I am perpetually baffled by Hindu deities. I just don’t “get” them.
On the other hand, my dear friend Bryn seems to be on an intimate, first-name basis with the entire pantheon. It’s like Krishna and Shiva are friends she could call to help her move.
I love being at a kirtan for 20 minutes –– enough time to say hi to my friends and enjoy one number –– and then I’m good to go.
In the yoga world, it’s almost impolite to ask chanting fans if they actually believe in the deities directly, or if they're just somehow useful metaphors, or whether they feel there’s some vibe-y energy associated with the sounds of mantras. Maybe it’s because part of me constantly questions whether it’s all just a lot of Mumbo Jumbo.
When I was teaching The Laughing Lotus in NYC, chanting at the beginning of class was customary. Although a bit of a rebel, I’m also a Team Player, so for years I began each and every class with the same chant (In fact, I often joked that it was the only chant I knew):
GUM (seed syllable for Ganesh)
SHRIM (seed syllable for Lakshmi)
LAKSHMIYEI (endearing form of “Lakshmi” — and not the one hosting on Bravo)
SWAHA (“We salute you”)
This was the chant to receive money, recommended by the big mantra guy Thomas Ashleigh Farrand.
And for 40 days, I practiced this chant.
On Day 39 I attended a benefit performance of a dear friend’s production. When I arrived, I saw the only person on earth who I felt had seriously wronged me financially and –– against all odds –– we were literally forced to sit together ... for two and a half hours! (And trust me, we were both desperately avoiding this; the usher pretty much insisted.)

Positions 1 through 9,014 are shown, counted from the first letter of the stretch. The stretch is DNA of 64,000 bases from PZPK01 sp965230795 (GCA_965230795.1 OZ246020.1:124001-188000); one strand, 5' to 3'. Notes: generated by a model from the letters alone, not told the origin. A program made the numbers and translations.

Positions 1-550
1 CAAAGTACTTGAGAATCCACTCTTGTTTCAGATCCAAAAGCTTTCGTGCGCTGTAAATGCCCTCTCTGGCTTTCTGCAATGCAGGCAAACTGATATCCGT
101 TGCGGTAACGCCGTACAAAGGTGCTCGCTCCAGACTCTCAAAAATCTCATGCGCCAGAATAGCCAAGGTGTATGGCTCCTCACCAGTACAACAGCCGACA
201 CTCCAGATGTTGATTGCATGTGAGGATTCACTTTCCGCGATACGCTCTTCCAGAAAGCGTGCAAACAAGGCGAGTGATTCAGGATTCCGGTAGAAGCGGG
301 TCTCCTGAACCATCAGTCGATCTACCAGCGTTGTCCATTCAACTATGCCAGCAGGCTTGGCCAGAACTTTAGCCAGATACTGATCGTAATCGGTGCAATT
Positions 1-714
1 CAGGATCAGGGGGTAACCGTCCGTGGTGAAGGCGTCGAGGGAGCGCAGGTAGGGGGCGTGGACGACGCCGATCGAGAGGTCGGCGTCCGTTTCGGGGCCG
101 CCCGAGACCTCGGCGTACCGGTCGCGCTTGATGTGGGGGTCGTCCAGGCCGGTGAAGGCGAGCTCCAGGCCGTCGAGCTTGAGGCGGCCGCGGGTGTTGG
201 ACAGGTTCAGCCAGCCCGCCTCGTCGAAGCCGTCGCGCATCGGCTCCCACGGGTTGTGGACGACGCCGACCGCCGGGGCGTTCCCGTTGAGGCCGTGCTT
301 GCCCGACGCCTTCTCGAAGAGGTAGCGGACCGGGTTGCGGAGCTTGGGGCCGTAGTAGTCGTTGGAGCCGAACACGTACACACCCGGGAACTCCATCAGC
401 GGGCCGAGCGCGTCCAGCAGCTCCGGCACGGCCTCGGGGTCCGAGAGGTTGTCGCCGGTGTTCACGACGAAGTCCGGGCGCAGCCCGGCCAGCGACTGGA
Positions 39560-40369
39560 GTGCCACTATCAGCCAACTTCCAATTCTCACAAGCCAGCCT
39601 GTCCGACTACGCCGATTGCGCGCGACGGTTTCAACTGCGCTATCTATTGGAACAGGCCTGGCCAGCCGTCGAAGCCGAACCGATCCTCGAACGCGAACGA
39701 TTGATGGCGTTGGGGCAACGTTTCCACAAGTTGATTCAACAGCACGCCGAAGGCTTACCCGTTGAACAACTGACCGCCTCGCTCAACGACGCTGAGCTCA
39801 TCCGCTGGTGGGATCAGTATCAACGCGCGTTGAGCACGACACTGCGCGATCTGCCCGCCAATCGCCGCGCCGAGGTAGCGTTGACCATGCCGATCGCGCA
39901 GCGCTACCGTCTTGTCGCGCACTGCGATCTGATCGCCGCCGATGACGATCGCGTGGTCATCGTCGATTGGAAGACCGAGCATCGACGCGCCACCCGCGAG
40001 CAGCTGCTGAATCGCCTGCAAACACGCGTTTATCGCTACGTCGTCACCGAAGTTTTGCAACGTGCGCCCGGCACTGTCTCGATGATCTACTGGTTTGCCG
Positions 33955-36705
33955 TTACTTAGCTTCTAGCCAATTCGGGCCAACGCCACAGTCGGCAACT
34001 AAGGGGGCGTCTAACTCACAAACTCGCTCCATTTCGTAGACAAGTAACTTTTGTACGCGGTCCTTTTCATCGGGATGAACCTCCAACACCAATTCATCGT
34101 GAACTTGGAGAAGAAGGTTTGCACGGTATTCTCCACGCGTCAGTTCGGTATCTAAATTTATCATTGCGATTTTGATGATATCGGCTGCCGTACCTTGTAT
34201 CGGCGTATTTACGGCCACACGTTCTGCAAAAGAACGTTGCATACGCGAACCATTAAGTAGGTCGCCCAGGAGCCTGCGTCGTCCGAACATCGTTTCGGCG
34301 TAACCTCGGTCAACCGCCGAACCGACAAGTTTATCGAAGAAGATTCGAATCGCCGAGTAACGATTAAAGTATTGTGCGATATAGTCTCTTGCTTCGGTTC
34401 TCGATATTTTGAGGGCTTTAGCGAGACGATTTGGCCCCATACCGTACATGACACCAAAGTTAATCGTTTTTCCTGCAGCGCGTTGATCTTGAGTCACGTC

So, after 39 days of chanting to receive money, rather than a big bag of cash at my door, I was forced to spend time with my Financial Enemy #1.
The funny thing is, it did create a breakthrough for me. I couldn’t use it to pay the rent, but it allowed me to re-evaluate that financial chapter from a new, in-your-face perspective.
Was it because I’d shifted my personal vibration (whatever that means)? Was it the direct invocation and intercession of Hindu Deities, for once taking my call? Or was it simply that I shifted my own perspective through a steady practice of a sound meditation?
I do find this intriguing: in one of his books, Farrand assures the reader that chanting to Lakshmi — the goddess of wealth and prosperity — is a much more effective if you include “Gum,” the seed syllable for Ganesh. In other words, chanting Om Gum Shrim Maha Lakshmiyei Swaha is way more powerful than just Om Shrim Maha Lakshmiyei Swaha.
Ganesh is typically known as the elephant-headed god who is the remover of obstacles. But everyone always forgets he is also the placer of obstacles.
So, yes: there’s the idea that you are asking Ganesh simply to remove the obstacles to your abundance –– ie, restoring the natural flow. But there’s also the sense that Ganesh’s obstacles are perhaps potentially increasing abundance, that his inclusion of contrast and challenge makes for more abundance than would be present if he were omitted.
Knowing that one tiny digit in a sequence can plug me into the right Wi-Fi password and Instant Access to the Internet (ie, Infinity) I’m willing to believe that maybe there is a magic invisible code that allows you to tune in, tap in, and turn on.
So maybe there is some magic in chanting after all, whether it’s through meditation or raising vibration or just self-fulfilling prophecy. And like a lot of magic it can be unpredictable (ie, orchestrating a reunion with your arch-nemesis.)
Does it matter?
I’m for anything that lets the Gum energy reveal the Shrim, even if I’m not sure what my exact relationship is with Hindu gods and goddesses.
Photo Credit: Derek Asleson